Archive for importance sampling

likelihood inflating sampling algorithm

Posted in Books, Statistics, University life with tags , , , , , , , , on May 24, 2016 by xi'an

My friends from Toronto Radu Craiu and Jeff Rosenthal have arXived a paper along with Reihaneh Entezari on MCMC scaling for large datasets, in the spirit of Scott et al.’s (2013) consensus Monte Carlo. They devised an likelihood inflated algorithm that brings a novel perspective to the problem of large datasets. This question relates to earlier approaches like consensus Monte Carlo, but also kernel and Weierstrass subsampling, already discussed on this blog, as well as current research I am conducting with my PhD student Changye Wu. The approach by Entezari et al. is somewhat similar to consensus Monte Carlo and the other solutions in that they consider an inflated (i.e., one taken to the right power) likelihood based on a subsample, with the full sample being recovered by importance sampling. Somewhat unsurprisingly this approach leads to a less dispersed estimator than consensus Monte Carlo (Theorem 1). And the paper only draws a comparison with that sub-sampling method, rather than covering other approaches to the problem, maybe because this is the most natural connection, one approach being the k-th power of the other approach.

“…we will show that [importance sampling] is unnecessary in many instances…” (p.6)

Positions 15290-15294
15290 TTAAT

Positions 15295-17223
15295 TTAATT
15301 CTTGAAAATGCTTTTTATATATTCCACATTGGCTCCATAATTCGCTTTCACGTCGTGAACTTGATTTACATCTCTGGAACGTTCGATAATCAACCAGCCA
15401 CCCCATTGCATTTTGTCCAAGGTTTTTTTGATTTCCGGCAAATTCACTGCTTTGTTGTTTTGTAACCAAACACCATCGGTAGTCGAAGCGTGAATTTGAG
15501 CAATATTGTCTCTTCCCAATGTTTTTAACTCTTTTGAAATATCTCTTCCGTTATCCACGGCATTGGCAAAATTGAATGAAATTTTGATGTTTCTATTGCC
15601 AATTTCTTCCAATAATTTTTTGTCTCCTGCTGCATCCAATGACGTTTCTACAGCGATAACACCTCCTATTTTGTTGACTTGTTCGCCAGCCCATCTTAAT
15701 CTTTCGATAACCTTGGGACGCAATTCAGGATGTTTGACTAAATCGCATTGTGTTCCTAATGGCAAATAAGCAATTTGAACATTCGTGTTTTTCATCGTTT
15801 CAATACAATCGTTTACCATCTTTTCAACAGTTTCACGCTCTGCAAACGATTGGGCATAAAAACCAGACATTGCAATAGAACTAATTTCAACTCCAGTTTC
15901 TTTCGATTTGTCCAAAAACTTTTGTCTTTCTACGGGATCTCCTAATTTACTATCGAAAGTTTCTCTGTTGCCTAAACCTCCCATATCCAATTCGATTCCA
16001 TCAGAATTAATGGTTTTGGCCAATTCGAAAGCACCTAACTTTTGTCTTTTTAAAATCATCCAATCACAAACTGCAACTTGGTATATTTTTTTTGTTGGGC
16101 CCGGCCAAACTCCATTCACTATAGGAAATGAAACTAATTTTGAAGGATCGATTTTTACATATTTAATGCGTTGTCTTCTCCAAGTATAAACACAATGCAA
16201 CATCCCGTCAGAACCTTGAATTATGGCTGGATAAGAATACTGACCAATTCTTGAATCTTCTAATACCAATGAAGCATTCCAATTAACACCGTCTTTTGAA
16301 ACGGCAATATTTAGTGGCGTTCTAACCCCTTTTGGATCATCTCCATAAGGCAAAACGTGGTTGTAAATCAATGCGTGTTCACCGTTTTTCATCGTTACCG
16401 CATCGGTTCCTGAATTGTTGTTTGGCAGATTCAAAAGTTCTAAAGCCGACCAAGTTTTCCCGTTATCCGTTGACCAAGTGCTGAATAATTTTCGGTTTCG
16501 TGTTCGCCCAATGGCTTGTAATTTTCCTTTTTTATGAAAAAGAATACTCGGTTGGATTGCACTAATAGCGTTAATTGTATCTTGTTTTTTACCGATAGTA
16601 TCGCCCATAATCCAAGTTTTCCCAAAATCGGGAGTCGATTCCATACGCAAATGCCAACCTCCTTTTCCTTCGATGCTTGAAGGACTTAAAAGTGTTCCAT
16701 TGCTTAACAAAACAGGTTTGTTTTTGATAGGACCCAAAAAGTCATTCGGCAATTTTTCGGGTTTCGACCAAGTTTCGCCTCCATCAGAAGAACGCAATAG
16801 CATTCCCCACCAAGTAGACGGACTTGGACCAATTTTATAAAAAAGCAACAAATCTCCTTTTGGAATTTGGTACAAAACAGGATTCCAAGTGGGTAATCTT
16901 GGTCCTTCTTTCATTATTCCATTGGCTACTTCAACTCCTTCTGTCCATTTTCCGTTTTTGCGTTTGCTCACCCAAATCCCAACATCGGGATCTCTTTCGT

An obvious question that stems from the approach is the call for importance sampling, since the numerator of the importance sampler involves the full likelihood which is unavailable in most instances when sub-sampled MCMC is required. I may have missed the part of the paper where the above statement is discussed, but the only realistic example discussed therein is the Bayesian regression tree (BART) of Chipman et al. (1998). Which indeed constitutes a challenging if one-dimensional example, but also one that requires delicate tuning that leads to cancelling importance weights but which may prove delicate to extrapolate to other models.

Monte Carlo methods for Potts models

Posted in pictures, Statistics, University life with tags , , , , on March 10, 2016 by xi'an

poincareThere will be a seminar talk by Mehdi Molkaraie (Pompeu Fabra) next week at Institut Henri Poincaré (IHP), Paris, on his paper with Vincent Gomez.

We consider the problem of estimating the partition function of the ferromagnetic q-state Potts model. We propose an importance sampling algorithm in the dual of the normal factor graph representing the model. The algorithm can efficiently compute an estimate of the partition function when the coupling parameters of the model are strong (corresponding to models at low temperature) or when the model contains a mixture of strong and weak couplings. We show that, in this setting, the proposed algorithm significantly outperforms the state of the art methods.